Emily Yahr, Style reporter covering pop culture and entertainment
1:56 a.m.
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Sonia Rao: Brad Pitt appearing on the Oscars stage approximately two hours into the ceremony has the same energy as hot Brad Pitt appearing approximately halfway (?) into the lengthy runtime of “The Curious Case of Benjamin Button.”
Sonia Rao, Pop culture reporter
1:53 a.m.
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Sonia Rao: As a televised award show, the Oscars are tasked with properly honoring artists while still keeping the attention of viewers at home. Regardless of how you feel about the actual winners list, this year’s ceremony has clearly accomplished the first task, touching on each nominee’s work and allowing every winner the time to express their gratitude. The second? Depends on how you feel about the usual pomp and circumstance being MIA.
Sonia Rao, Pop culture reporter
1:48 a.m.
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Bethonie Butler: A few awards in, we said we didn’t mind that the producers decided against playing off winners if their speeches went too long. But several rambling speeches later, we have a newfound appreciation for well-placed exit music.
Bethonie Butler, Reporter covering television and pop culture
1:20 a.m.
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Sonia Rao: The sound design in “Sound of Metal” could be described as experimental, at times dropping to near-silence or mimicking the high-pitched ringing that its protagonist, Ruben (Riz Ahmed), would be experiencing as he begins to lose his hearing. Sound designer Nicolas Becker, who accepted the Oscar for best sound, told The Post last year that “the idea was to make it really, really naturalistic.”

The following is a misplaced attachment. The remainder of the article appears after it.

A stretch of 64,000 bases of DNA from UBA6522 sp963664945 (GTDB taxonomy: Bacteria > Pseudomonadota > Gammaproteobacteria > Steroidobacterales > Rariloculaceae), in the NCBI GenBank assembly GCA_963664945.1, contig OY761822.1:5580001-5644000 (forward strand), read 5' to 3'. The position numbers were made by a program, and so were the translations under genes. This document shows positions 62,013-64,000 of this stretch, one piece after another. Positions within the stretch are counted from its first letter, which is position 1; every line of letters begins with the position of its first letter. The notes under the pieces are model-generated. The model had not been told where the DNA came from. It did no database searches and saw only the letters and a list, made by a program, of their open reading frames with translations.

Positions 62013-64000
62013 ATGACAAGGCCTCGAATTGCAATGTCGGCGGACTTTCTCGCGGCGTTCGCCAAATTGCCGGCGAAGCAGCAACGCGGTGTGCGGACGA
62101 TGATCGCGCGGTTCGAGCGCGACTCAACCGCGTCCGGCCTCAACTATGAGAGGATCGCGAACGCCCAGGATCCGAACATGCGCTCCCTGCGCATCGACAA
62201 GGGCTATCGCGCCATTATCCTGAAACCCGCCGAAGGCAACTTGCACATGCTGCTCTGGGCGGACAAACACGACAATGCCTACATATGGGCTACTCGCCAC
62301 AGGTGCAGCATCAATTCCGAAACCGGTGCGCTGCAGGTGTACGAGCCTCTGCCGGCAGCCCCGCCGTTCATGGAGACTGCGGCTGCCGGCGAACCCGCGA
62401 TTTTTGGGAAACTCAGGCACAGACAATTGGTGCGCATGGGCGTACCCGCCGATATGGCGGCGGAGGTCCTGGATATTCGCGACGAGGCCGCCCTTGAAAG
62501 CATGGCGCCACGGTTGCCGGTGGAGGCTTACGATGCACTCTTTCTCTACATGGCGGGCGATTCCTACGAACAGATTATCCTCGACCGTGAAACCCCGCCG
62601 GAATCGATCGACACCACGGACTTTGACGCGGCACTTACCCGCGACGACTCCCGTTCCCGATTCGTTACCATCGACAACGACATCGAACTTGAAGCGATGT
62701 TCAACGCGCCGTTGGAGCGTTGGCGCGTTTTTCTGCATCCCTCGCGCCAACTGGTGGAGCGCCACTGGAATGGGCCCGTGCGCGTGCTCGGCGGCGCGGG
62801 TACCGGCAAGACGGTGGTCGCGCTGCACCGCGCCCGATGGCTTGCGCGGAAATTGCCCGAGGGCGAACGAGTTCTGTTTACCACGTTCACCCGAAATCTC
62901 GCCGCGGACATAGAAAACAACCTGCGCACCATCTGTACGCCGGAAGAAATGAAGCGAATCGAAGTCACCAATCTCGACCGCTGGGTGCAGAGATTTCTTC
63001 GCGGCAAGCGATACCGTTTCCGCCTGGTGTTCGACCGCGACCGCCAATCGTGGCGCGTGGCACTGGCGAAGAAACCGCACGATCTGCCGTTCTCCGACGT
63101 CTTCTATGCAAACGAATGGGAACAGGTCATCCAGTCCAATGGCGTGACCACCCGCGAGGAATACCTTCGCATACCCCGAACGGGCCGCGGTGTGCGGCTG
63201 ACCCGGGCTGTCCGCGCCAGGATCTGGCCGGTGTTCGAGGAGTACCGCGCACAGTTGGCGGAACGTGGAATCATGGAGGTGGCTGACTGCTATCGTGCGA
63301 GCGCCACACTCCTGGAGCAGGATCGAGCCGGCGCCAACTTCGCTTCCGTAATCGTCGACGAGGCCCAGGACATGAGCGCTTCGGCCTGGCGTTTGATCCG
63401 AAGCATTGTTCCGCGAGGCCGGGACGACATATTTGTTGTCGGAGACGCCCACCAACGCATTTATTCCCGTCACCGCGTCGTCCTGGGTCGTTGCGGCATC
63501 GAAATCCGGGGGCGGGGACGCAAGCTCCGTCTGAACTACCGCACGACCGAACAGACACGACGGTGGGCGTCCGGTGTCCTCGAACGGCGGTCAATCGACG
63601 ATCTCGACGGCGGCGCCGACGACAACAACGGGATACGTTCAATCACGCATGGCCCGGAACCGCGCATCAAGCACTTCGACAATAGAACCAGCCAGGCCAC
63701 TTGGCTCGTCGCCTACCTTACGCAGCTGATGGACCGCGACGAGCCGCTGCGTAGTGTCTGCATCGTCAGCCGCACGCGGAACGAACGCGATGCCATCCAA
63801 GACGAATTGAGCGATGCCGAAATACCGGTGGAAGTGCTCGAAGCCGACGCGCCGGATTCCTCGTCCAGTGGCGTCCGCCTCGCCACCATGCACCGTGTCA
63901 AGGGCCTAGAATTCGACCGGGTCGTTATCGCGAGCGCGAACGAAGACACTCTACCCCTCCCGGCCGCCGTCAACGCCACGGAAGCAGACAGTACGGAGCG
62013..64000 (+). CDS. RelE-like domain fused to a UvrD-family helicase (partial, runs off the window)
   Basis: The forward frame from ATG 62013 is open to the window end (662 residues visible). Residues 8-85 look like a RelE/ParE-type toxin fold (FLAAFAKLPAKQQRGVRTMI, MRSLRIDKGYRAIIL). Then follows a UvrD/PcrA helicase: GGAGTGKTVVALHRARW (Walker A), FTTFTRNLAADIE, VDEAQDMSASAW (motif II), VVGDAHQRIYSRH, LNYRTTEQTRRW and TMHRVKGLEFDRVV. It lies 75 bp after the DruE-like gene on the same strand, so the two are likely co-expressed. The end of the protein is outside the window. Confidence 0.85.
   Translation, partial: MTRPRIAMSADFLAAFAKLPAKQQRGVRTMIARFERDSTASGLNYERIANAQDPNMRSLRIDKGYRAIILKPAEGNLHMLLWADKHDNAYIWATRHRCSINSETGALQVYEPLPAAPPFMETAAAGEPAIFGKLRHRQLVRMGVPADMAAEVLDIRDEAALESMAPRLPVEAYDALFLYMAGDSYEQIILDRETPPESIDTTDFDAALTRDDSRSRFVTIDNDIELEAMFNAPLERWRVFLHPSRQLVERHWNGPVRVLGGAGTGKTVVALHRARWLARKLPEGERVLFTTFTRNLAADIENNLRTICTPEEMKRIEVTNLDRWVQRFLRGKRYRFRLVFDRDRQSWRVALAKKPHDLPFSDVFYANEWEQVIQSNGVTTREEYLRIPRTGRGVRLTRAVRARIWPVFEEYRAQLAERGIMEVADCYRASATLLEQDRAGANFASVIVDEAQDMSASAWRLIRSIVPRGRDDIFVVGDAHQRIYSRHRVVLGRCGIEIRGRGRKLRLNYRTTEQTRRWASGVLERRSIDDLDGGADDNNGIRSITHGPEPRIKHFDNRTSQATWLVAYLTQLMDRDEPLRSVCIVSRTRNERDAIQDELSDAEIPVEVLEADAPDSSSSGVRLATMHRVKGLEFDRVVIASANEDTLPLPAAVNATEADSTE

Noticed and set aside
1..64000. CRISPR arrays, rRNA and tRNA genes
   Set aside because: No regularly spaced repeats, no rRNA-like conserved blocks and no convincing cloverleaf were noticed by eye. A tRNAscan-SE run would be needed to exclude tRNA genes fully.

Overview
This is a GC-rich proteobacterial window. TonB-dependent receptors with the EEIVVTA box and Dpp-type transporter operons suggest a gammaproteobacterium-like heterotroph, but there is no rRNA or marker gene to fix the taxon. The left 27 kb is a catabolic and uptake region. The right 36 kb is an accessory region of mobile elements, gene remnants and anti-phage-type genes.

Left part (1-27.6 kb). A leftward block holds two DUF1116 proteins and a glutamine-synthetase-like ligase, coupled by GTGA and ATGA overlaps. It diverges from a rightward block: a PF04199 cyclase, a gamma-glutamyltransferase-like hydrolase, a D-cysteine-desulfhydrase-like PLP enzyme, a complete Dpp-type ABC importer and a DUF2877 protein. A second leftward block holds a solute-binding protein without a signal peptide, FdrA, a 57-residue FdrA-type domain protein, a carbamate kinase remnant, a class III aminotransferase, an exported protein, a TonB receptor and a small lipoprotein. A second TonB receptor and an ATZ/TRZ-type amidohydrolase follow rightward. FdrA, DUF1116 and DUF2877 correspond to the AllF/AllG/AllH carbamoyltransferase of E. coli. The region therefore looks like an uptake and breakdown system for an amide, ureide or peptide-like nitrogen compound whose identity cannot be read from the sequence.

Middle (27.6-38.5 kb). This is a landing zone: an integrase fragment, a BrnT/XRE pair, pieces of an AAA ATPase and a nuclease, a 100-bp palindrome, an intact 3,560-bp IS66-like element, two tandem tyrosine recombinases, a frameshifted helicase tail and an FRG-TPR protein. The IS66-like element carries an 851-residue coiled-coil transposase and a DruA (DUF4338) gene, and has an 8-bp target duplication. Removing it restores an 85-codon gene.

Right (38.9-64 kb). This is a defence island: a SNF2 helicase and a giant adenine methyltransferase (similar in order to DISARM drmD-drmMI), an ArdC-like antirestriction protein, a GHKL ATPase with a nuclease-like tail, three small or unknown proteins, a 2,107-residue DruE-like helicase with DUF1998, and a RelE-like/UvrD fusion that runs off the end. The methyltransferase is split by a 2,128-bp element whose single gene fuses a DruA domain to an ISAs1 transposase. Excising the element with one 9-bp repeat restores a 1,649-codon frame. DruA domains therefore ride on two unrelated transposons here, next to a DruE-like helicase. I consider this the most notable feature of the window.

Sonia Rao, Pop culture reporter
1:04 a.m.
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Sonia Rao: With this win for “Nomadland,” Chloé Zhao has become the first woman of color to win the Oscar for best director. She is also the second woman to ever do so, following Kathryn Bigelow’s win for “The Hurt Locker” in 2010.
Sonia Rao, Pop culture reporter
1:00 a.m.
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Bethonie Butler: The Oscars are more diverse than ever this year, and while most of the focus has been on long overdue milestones in the acting and directing categories, there are historic nominations across the board. Mia Neal and Jamika King became the first Black women to win in the makeup and hairstyling category, sharing the trophy with Sergio Lopez-Rivera, for their work on “Ma Rainey’s Black Bottom.” “I know one day it won’t be groundbreaking or unusual,” Neal said of the achievement during the trio’s acceptance speech. “It will just be normal.”
Bethonie Butler, Reporter covering television and pop culture
12:57 a.m.
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Sonia Rao: The producers appear to love a good walk-and-talk (shout out best original screenplay nominee Aaron Sorkin, I guess?) and decided to make Bryan Cranston hang out in the Dolby Theatre all alone as he walk-and-introduced the Jean Hersholt Humanitarian Award.